Bloomberg Anywhere Remote Login Bloomberg Terminal Demo Request


Connecting decision makers to a dynamic network of information, people and ideas, Bloomberg quickly and accurately delivers business and financial information, news and insight around the world.


Financial Products

Enterprise Products


Customer Support

  • Americas

    +1 212 318 2000

  • Europe, Middle East, & Africa

    +44 20 7330 7500

  • Asia Pacific

    +65 6212 1000


Industry Products

Media Services

Follow Us

Bloomberg Customers

Can Jobs presenting flair revive AAPL's shares

Posted by: Aaron Pressman on August 7, 2006

The Apple store has put up the “We’ll be back soon” banner that’s the final warning before master marketer slash CEO Steve Jobs takes the stage to unveil new products, as he will momentarily. Various rumor sites indicate he’s likely to fill in the fourth and final box of the company’s transition to Intel chips by announcing high-end desktop PCs to go along with the Intel-powered iMac, Macbook and Macbook Pro. Maybe there’s also a new ipod or a spreadsheet, who can say.

What stock investors would like to see is some levitation of Apple’s shares, trading today around $68 or $69 down from a high over $85 in January though up from recent lows almost touching $50. The stock has been beat up over options dating woes, fears of the coming MSFT Zune onslaught and slowing ipod sales growth.

But I saw recently that Harry Lange, manager of the Fidelity Magellan fund, bought almost 2 million shares of Apple this year. That ought to be a good sign of value, as Lange has long been top notch timing tech names. Then again, his colleague, Will Danoff, dumped almost 1 million shares. Still the paper twiddling Danoff kept a big position as of 3/31, as did the folks at Calamos Growth Fund and Scott Schoelzel over at Janus. That’s some pretty smart money betting on more magic from Jobs.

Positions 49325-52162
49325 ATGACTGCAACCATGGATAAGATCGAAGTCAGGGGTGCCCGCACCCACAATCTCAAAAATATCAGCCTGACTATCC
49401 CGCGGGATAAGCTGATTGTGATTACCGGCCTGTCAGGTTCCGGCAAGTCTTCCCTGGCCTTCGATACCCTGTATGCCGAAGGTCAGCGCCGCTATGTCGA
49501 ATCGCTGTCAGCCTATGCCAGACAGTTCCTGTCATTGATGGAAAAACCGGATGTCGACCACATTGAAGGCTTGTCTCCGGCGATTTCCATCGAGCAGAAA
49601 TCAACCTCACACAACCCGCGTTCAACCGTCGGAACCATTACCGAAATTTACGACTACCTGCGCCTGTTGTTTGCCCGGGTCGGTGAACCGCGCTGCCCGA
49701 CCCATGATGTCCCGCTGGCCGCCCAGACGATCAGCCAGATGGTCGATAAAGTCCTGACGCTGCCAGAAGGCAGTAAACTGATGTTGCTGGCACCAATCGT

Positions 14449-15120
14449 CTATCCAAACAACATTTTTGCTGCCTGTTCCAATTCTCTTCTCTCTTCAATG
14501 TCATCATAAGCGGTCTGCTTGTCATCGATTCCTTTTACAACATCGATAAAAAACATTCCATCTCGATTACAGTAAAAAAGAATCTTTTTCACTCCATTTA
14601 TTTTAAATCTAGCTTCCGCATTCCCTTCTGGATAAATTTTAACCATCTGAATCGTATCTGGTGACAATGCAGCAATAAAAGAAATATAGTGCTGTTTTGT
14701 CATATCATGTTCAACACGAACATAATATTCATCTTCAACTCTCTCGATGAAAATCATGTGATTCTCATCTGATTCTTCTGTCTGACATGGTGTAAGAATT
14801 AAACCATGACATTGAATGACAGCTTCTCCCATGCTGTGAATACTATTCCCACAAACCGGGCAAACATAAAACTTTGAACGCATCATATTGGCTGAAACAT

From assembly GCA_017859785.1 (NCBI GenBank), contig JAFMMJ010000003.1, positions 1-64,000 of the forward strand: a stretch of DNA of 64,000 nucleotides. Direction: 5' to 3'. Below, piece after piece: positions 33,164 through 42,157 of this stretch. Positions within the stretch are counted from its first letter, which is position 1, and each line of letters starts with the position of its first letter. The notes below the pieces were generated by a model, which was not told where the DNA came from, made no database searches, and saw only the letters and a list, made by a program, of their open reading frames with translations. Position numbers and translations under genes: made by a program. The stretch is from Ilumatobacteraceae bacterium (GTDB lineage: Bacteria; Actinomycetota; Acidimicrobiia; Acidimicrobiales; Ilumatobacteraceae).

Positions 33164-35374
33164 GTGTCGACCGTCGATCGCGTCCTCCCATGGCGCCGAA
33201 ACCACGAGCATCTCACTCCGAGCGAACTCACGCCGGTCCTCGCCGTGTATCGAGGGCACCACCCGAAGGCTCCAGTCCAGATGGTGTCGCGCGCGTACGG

Updated at the close: Investors were underwhelmed with Master Jobs on this day. Anticipation had AAPL shares as high as $69.60 as Jobs started talking but after he trotted out the obvious Mac Pro desktop computer, discussed some dull features of an OS upgrade and had no “one more thing” to unveil, the shares tanked and finished at $67.21.

History has shown, of course, that the market’s immediate reaction to Apple product introductions is not to be trusted. Set the way back machine to October 23, 2001 and you’ll discover that Apple lost about 5% on the day the ipod was introduced. The closing price that day? A split-adjusted $9.07.

Reader Comments


August 7, 2006 5:35 PM

In June 2006 we posted a revised evaluation line for AAPL with a buy below and sell above $72 signal. At the time everyone thought we had lost it. Numerous articles appeared all over numerous blogs calling for the demise of APPL. We stuck with our fundamental analysis platform. Now that the stock is up 25-30% everyone seems to agree.

Job’s gadgets as we like to call them are an insurance policy against a possible slowdown on big ticket items for Q2 and Q3 in 2007. The long term prospects for the PC market are intact. As expressed in a Barron’s article (, Apple’s PC market share has no where to go except up.

The iPod provides half of the $17.3 billion annual revenue. The gadgets lure new customers to the Apple computer segment. The primary ‘chip’ barrier has been partially removed. With the introduction of an expanded Intel chip based product line, Apple might be able to increase its computer sales beyond our current estimates. Leave it to Jobs to figure out the right hardware/price combination. Needless to say, never underestimate Job’s gimmicky marketing capabilities.

Don’t worry too much about Zune. People love Apple especially the younger first time computer buyers. Microsoft has an image problem to deal with before succeeding with the end consumer. Selling to PC manufacturers is a totally different ball game than selling to a computer geek that cringes every time your name is mentioned. Anyone at MSFT reading this…?

Disclosure: This comment was written by a CrossProfit analyst and does reflect the official opinion of

Post a comment



Bloomberg Businessweek’s Ben Steverman focuses on the latest moves in financial markets and emerging trends in stocks, bonds, and funds, always with an eye toward giving readers a better understanding of the sometimes confusing and often chaotic world of money. Standard & Poor’s senior index analyst Howard Silverblatt will also provide his take on companies’ finances and the markets. Voted one of the “Top 100 Finance Blogs” in 2007.

BW Mall - Sponsored Links

Buy a link now!